Cultivating original thinking

An interesting thing happened today.

A girl I was working with, who’s had virtually no schooling in geometry, made a brilliant “leap” in a geometry problem.

This student was starting a unit on fractions, and the curriculum was describing a standard way of conceptualizing fractions. The book was showing that if you divide a given area into a number of equal-sized pieces, and if you shade some of those pieces, the ratio of shaded pieces to the whole area offers one way of conceptualizing a fraction. To kick things off, the book asked students simply to split a rectangle into four equal pieces.

I was expecting my student, Karyn, to split the rectangle up like this:

Rectangle Split-Up

Rectangle Split #1

Instead she split it up like this:

Another way to split up a rectangle into 4 equal parts

Rectangle Split #2


I was immediately intrigued, for while I sensed that all four of these triangles had the same area, I didn’t immediately see how to prove this.  Of course I knew that triangles A and C were congruent (by ASA), as were triangles B and D. But that didn’t help me prove that A and B have equal areas, or the same for B and C, C and D, or D and A. I mentioned this question to Karyn.

As I was pondering this, Karyn took out her pencil and started making marks on her diagram. In just a few moments, she showed me her sheet of paper and said, “Does this work?”

When I looked at her diagram, I saw that Karyn had made a vertical line and a horizontal line, thereby dividing the entire rectangle into 8 little triangles, all of which were clearly congruent. Her diagram looked like this:

Intuitive proof that the two differently shaped triangles are congruent

Rectangle Split #3

Then she said, “Doesn’t this show that triangles A and B are the same? They both have two of the little triangles.”

Of course Karyn was right. All of the big triangles — A, B, C, and D — clearly contain two of the little triangles. And since all of the eight little triangles are congruent (by SAS), that means that A and B must have equal areas, even though they have different shapes. Of course I was impressed. In fact, Karyn’s approach reminded me of many proofs of the Pythagorean Theorem, proofs in which you see that various pieces that don’t appear to add up to another piece — actually do.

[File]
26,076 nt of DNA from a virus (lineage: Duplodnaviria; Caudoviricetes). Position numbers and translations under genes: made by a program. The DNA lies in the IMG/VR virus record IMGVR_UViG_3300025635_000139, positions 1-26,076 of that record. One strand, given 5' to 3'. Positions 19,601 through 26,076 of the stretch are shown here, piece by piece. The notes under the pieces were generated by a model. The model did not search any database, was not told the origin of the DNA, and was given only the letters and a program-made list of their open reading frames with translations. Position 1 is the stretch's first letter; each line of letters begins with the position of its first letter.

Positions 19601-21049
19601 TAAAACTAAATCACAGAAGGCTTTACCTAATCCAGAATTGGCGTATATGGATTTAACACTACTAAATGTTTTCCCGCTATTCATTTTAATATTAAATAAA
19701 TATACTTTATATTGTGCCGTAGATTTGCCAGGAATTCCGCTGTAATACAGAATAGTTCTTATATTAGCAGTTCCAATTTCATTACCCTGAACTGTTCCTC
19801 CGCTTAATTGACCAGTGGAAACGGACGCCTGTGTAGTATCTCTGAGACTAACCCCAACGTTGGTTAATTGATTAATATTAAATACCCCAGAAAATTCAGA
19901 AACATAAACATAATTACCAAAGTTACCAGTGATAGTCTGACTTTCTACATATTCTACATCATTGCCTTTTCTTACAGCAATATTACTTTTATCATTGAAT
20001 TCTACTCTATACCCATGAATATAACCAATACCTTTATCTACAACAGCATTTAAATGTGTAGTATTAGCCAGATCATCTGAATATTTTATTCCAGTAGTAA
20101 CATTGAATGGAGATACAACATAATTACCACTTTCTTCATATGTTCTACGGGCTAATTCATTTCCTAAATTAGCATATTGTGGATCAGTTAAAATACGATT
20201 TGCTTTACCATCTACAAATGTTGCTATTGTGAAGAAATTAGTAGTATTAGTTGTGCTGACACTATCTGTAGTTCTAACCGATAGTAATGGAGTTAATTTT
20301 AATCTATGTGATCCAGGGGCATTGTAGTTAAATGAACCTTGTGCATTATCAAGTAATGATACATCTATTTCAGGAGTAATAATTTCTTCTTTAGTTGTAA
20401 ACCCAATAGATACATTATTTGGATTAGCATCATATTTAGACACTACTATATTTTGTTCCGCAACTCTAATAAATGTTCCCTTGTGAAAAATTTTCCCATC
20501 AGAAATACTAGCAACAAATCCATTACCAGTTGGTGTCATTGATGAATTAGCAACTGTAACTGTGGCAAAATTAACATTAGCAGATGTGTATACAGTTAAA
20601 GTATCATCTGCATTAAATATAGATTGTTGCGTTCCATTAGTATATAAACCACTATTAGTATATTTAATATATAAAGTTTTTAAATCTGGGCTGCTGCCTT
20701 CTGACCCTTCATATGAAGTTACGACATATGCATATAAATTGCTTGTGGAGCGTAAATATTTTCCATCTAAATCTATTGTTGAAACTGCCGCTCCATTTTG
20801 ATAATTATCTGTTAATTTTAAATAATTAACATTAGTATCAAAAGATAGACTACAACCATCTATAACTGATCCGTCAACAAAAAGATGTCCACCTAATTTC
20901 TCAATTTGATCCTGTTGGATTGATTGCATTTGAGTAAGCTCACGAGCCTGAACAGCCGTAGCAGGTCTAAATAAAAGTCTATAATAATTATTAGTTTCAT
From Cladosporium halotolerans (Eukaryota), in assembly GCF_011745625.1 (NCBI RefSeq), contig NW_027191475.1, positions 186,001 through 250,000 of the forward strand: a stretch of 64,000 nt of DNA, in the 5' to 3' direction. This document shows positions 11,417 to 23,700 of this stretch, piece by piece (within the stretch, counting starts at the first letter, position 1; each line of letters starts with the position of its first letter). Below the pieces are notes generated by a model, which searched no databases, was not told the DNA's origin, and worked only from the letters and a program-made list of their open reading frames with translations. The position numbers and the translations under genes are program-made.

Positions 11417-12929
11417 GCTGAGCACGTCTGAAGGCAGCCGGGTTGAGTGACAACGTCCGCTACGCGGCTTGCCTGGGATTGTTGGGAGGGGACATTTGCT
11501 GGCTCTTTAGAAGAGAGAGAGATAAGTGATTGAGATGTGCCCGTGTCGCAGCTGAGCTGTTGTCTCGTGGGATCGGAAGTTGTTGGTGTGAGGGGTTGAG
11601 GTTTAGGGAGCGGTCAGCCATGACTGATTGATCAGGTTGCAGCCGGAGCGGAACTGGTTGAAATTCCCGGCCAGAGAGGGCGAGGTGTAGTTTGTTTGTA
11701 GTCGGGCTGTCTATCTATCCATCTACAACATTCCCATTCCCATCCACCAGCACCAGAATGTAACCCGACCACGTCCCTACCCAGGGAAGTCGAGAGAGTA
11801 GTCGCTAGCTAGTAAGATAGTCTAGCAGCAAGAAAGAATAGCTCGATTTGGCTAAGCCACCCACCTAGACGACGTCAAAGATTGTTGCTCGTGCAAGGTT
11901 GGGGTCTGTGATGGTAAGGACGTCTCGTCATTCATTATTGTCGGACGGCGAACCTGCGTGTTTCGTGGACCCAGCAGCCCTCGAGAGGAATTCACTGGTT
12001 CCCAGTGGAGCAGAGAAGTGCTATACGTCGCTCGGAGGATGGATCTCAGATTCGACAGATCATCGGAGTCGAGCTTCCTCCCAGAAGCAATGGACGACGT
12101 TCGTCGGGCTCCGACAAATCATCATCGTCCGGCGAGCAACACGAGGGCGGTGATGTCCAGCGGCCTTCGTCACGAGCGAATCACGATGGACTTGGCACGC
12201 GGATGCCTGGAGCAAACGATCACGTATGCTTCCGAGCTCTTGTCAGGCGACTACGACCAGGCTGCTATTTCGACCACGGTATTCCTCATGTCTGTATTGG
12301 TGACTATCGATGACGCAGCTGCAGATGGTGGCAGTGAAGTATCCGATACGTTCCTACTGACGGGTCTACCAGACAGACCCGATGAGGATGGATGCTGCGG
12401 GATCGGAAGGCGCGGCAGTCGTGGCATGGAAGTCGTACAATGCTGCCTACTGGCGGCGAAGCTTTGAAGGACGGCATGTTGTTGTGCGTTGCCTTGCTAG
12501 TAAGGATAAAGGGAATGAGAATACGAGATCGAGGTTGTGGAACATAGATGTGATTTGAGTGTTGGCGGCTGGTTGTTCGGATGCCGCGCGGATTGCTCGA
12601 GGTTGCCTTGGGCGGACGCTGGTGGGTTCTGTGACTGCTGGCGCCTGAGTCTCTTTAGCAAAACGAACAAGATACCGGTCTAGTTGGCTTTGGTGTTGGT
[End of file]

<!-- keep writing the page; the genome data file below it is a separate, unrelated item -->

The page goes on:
The reason I’m bringing this up is that it tells me something about human thought. This intuitive-style proof was thought up by a student who had had virtually no training in geometry. I, myself, with all of my training, did not see this proof as quickly as Karyn did. This makes me think that there’s a certain intelligence that comes from being able to see things fresh, without other thoughts and constructs limiting the mind’s ability to roam free. Karyn was able to tap into that freedom of thought, and it helped her see a beautiful little proof.

Of course, those of us who have been schooled cannot un-school ourselves; it’s just not possible. But perhaps we can keep in mind that sometimes, when we are stuck, it might be best to look at a problem with the same kind of freshness and originality that Karyn employed. I’m not entirely sure how one gets oneself to do this. But I would suppose that it’s a way of thinking that we can cultivate, if we wish to do so.

If any of you have any suggestions on how we can keep our minds youthful and agile, feel free to share your ideas in the comments to this post.


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One Response to “Cultivating original thinking”

  1. Karl Breiner says:

    My son, who is in first grade, is learning fractions by using shapes. One of his problems could be summed up as follows: “4 mice have a rectangular cookie. Share the cookie among the mice such that each gets the same amount.” On the rectangle, my son divided the cookie exactly the way your student did. The teacher marked it incorrect. When my son brought the test home, I explained to him why he was, in fact, correct. Although he has no concept of area or multiplication, I was able to demonstrate why the triangles are equal by cutting them out of a sheet of paper and re-orienting and re-arranging them (much like your #3).

    Now here is the thing.. I would classify split #1 (surely the answer the teacher was expecting)as the average solution. Split #2 is genius since it is simpler and achieves the same result. Split #1 really requires 2 tools- a straight edge and a ruler to bisect the lines while split #2 only requires a straight edge.

    This is one of the problems I see with math education. Everyone loves out-of-the-box thinking, but no one actually *encourages* it.